teməri ( hammer, feminine )
yənera ( spinning wheel, masculine )
muliri ( net, feminine )
eskəna (bread paddle, masculine )
demby ( hammer, feminine )
yinvinu ( spinning wheel, masculine )
nvuly ( net, feminine )
iska ( bread paddle, masculine )
This distribution probably has emerged to increase the likelihood that a thing and a person spoken about will be of distinct genders, and thus have distinct pronouns. In the case of Dairwueh and Bryatesle, of course, the use of neuters facilitates distinct references to an additional noun if it happens to be neuter.
This also extends to verb nouns: a verb noun that is associated with women will generally be masculine (or neuter), and vice versa, thus
gistas ( breastfeeding, masc )
zexnas ( cooking, masc )
bagrasi ( the act of hunting, fem )
vyrnasi ( participation in a battle, fem )
from the verbs
gistër, gistai, breastfeed
rexnër, zexnai cook
begrer, bagrai hunt
vyrner, vyrnai fight a battle
In both D and B, verb nouns that are not particularly associated with either of these genders tend to go with neuter, but so do verb nouns that are associated with non-human subjects regardless of gender.
Things of extreme sizes - very small or very big - tend to be neuter. In Sargaĺk, they tend to be masculine unless they have some kind of cultural prominence, in which case they may be feminine. If there is a progression of sizes (e.g. mountain - hill, river - ditch, tree - bush).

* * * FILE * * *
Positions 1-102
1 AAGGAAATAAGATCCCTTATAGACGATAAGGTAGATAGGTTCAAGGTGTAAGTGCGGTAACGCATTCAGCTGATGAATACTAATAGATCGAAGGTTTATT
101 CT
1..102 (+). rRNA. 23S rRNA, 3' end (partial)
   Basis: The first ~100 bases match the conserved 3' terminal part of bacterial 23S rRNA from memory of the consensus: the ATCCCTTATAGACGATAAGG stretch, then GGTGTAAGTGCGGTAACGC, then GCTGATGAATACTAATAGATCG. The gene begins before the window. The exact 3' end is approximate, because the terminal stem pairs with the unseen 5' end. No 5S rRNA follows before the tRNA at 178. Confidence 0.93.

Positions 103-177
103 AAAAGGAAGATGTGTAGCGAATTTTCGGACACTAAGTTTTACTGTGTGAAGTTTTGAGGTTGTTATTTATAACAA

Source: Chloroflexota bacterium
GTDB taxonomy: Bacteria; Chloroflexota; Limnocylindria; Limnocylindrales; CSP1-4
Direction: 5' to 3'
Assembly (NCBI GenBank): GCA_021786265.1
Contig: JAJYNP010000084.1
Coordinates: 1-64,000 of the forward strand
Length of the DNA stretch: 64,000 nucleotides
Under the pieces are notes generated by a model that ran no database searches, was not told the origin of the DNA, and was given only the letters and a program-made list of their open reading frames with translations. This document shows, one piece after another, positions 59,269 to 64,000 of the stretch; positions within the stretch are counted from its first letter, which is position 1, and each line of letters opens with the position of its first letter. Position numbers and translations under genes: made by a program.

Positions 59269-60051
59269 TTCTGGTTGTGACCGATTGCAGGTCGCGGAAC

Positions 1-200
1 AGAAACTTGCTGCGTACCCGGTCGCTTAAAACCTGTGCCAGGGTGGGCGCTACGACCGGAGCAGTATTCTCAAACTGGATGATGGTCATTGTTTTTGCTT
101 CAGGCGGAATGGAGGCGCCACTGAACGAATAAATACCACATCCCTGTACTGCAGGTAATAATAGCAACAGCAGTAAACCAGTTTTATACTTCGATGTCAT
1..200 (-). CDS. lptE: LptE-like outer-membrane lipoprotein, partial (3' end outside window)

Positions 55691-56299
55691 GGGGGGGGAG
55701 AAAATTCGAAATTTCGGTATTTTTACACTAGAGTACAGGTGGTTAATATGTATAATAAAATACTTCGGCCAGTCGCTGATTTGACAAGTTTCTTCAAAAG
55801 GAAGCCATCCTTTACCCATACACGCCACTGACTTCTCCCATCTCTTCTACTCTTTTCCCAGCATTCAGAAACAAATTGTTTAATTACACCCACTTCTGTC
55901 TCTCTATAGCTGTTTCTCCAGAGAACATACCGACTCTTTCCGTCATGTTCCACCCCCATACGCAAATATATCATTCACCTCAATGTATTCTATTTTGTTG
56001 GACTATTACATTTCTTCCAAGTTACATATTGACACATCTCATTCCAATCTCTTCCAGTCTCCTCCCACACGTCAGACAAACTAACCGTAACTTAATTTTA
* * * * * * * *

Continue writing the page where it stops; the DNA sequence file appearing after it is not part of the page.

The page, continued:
burts - mountain
xyles - snowflake
ulid - valley
sarn - the sky
lyvmat - the world
mal - a grain of sand
nibit - a drop
yfir - a louse
ebik - a birthmark
ryts - a scale (of fish or reptiles)
sinis - a very tiny amount
pəltən - mountain
əls - a valley
xorm - the night sky
yunt - the world
ʒiks - the 'details' in a coarse surface
nəf - a drop
ifrəl - a louse
The more edible a thing is, the more likely it is to be neuter (or in Sargaĺk, masculine). Flavour, nutrition and texture all are factors in this. Live animals are obviously an exception to this. Things that are entirely outside of the scope of even consideration for edibility are not affected by this tendency.
An inedible root or plant is likely to be feminine, as is animal considered to be inedible.
3. Social roles and professions
In all these languages, nouns denoting social roles and professions will follow the gender they are most closely associated with, even if the particular referent is of a different sex: thus, it is grammatically ok in all of these languages to say something like
she is a fisherman
he is a seamstress
However, pronouns that are not determiners will adhere to sex.
In Bryatesle, there is an analogous extension in the function of buildings of different types (i.e. a wooden hut used for storage or for living in or for doing some kind of work in). A storage room for firewood is a
which is masculine , but if the building is a 'hut', it is a
which is feminine. In this case, the 'actual sex' of the building follows the building type rather than the building 'profession', and so you could have a feminine pronoun referring to an yvalk, if it is known that the yvalk is a sira.
Named buildings also have genders, which tend to be building-specific.